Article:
thumb drives and oven clocks: a litblog, of sorts

What next


Suffice it to say I have good reason to believe it must be 2005 because I heard-tell there's a conversation going on out there about blogging for books or something? About specifically exchanging blog-press for free copies of books? Which, I mean, I thought that was the kind of conversation that people already had once? Like, ten years ago? But I guess I must be confused about the timeline? Because if the conversation is going on right now it must actually still be 2005? And if it's still 2005 then I guess I'm still blogging? I don't know? It's really confusing?

Ha ha, just kidding, I totally know it's 2014, and I've got the barf bag I just filled thinking about it to prove it.



Suffice it to say that I'm not going to link to any of the 2014 equivalent of that dead horse because in part anybody involved in it today probably doesn't remember or know me worth a damn and they'd just call me a newbie or something and who needs that, jeezus, and also because it was probably a terribly stupid conversation ten years ago and I'm sure it's only gotten more stupid since (because no offense to anyone who actually works in the industry but I don't give two figs about your day job making money off my passions when I'm sitting on my porch listening to the summer rain and I've got a book in my hand and everything is right with my insular, emotional, intellectual world, any more than you give a damn about me when you benefit from the fruits of my day job's labor (and in one way or another I'm convinced you have though I don't often like to think about it or talk about it, being but a sliver of a sliver of a sliver on the back of something much bigger)), and that whole conversation was and is probably a generally useless waste of time and mental resources, and so but, BUT, for the fact that it did spark off a series of what passes for thoughts these days in your faithful narrator's brain about the passage of time and the seeming near complete de-evolution of conversation and participation on the internet and the professionalizationing of the web and the unreliability of memory and the relationship of said faithful narrator to the written word generated both by himself and others, all of which thoughts have lead in turn to the fleeting glimmers of the births of realizations both personal and profound, about what we're doing here, you, me, those people over there, anyone else, the rest, and how if that the beating of dead horses is the kind of thing we're here for these days, then, just, for, the, love, of, no.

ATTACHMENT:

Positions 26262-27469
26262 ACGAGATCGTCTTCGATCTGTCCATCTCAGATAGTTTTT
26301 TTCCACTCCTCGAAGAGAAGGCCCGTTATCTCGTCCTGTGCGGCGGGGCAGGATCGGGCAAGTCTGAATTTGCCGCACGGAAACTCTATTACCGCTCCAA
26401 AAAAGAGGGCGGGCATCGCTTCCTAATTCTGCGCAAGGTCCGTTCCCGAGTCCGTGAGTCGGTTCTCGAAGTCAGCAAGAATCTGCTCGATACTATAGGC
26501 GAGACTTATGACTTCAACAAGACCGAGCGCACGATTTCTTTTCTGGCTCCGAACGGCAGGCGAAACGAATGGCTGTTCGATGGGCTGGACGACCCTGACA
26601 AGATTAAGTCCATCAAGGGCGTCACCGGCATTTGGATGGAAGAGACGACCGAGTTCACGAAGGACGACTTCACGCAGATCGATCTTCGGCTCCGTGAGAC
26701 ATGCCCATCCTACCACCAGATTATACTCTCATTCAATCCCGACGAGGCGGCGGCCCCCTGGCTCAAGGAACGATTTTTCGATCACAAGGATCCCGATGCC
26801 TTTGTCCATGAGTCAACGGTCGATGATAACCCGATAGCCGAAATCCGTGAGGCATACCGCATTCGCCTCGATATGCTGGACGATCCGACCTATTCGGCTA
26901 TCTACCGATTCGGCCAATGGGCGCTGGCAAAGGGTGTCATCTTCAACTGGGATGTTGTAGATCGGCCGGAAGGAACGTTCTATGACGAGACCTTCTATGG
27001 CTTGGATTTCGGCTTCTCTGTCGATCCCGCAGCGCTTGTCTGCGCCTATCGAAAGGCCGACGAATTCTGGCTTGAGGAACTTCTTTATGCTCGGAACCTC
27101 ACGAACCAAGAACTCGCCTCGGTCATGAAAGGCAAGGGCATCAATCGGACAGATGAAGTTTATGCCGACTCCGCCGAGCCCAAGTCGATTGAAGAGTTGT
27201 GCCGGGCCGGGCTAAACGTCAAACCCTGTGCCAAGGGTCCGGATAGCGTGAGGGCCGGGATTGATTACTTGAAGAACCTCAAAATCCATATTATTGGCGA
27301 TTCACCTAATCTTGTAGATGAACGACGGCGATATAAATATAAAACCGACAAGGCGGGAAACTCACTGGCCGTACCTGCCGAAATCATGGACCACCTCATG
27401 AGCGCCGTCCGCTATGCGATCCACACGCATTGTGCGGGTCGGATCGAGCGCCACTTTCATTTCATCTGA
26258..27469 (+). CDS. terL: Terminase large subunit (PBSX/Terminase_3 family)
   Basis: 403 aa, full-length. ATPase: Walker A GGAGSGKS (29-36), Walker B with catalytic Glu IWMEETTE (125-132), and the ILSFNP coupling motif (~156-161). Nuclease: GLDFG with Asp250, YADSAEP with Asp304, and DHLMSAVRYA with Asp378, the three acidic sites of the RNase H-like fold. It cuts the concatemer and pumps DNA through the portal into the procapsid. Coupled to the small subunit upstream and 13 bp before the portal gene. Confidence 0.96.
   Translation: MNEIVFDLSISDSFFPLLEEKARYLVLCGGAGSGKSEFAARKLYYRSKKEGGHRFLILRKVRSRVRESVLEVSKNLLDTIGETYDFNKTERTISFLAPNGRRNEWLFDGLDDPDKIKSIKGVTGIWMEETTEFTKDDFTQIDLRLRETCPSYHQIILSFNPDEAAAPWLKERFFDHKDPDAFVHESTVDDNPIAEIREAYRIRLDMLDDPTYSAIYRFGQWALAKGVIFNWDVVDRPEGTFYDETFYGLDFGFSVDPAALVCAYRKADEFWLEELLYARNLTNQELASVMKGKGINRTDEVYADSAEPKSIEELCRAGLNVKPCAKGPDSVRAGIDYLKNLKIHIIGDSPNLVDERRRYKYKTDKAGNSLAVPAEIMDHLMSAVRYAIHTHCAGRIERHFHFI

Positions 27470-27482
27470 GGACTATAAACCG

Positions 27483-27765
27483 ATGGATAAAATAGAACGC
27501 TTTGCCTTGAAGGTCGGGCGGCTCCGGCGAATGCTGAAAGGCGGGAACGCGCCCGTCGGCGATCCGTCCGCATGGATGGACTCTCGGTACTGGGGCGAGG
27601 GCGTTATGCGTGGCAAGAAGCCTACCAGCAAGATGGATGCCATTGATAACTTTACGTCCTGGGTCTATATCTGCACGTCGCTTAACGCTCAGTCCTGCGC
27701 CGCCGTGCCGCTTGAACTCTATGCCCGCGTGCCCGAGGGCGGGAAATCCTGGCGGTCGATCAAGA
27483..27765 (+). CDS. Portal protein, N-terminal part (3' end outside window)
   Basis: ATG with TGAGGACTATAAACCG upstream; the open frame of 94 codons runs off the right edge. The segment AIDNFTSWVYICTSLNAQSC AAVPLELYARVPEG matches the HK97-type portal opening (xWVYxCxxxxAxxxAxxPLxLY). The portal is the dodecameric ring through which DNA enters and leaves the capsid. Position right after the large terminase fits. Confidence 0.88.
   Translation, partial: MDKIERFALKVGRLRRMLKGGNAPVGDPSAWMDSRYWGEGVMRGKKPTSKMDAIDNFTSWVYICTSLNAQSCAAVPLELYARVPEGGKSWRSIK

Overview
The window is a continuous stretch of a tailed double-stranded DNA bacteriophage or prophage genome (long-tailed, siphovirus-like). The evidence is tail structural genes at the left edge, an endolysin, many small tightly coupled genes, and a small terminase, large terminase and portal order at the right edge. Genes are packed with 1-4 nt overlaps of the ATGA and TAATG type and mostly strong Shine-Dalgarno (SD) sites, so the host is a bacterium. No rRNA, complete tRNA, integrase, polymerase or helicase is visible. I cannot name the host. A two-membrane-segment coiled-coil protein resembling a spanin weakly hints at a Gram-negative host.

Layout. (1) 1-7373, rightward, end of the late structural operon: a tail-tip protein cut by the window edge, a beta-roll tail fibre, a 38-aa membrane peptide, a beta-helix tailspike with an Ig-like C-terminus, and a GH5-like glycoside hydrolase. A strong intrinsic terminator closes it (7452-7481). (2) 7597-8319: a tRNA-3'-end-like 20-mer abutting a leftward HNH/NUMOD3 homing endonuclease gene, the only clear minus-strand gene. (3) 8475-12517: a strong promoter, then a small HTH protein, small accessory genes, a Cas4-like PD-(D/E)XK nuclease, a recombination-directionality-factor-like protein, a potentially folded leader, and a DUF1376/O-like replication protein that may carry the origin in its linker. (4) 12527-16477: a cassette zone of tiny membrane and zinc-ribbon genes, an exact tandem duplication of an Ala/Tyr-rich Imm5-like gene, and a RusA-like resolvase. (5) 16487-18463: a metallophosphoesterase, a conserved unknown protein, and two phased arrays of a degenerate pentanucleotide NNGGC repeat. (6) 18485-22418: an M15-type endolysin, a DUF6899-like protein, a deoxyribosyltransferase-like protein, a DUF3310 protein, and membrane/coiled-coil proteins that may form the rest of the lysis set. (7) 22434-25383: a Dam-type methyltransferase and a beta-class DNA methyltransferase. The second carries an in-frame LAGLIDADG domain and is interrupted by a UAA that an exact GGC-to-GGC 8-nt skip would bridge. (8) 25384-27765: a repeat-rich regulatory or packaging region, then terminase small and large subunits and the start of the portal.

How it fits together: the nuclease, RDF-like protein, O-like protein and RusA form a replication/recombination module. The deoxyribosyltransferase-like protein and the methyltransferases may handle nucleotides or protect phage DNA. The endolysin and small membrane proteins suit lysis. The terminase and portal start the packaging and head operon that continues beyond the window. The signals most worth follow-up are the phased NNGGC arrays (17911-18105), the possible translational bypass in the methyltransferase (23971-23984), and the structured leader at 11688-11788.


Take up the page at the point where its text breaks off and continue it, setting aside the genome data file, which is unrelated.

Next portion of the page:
And I mean, there's a lot wrapped up in that no, because if there was ever any contradiction at the core of what writing I've done during my life I would suggest that it is that there's an inherent tension between the need to communicate and the fascination with the uncommunicatable, the thrill of sharing in an experience and the recognition that our experiences are ours alone to hold in our hearts and minds and our degenerating bodies until we die and all our experiences go with us, and I pack it all into that no, which is also a yes, a yes to something else, something new, some other desire or struggle or passing whim, something, something else, that I can't tell you what it means, but I miss trying. I miss the nostalgia of it. Of passionately failing to ever get it right in this medium that I once took so bloody heart-wrenchingly seriously and which, today, tomorrow, the day after that, could be the last chance.

Things have changed, though, and maybe it matters, and maybe the change matters, and maybe it doesn't, and maybe the change doesn't, and maybe nothing's really changed, and maybe you'll be moved anyways, maybe I'll move anyways. Maybe it's time to move.

Because it's 2005, and the world is still moving.

Or maybe it's not.


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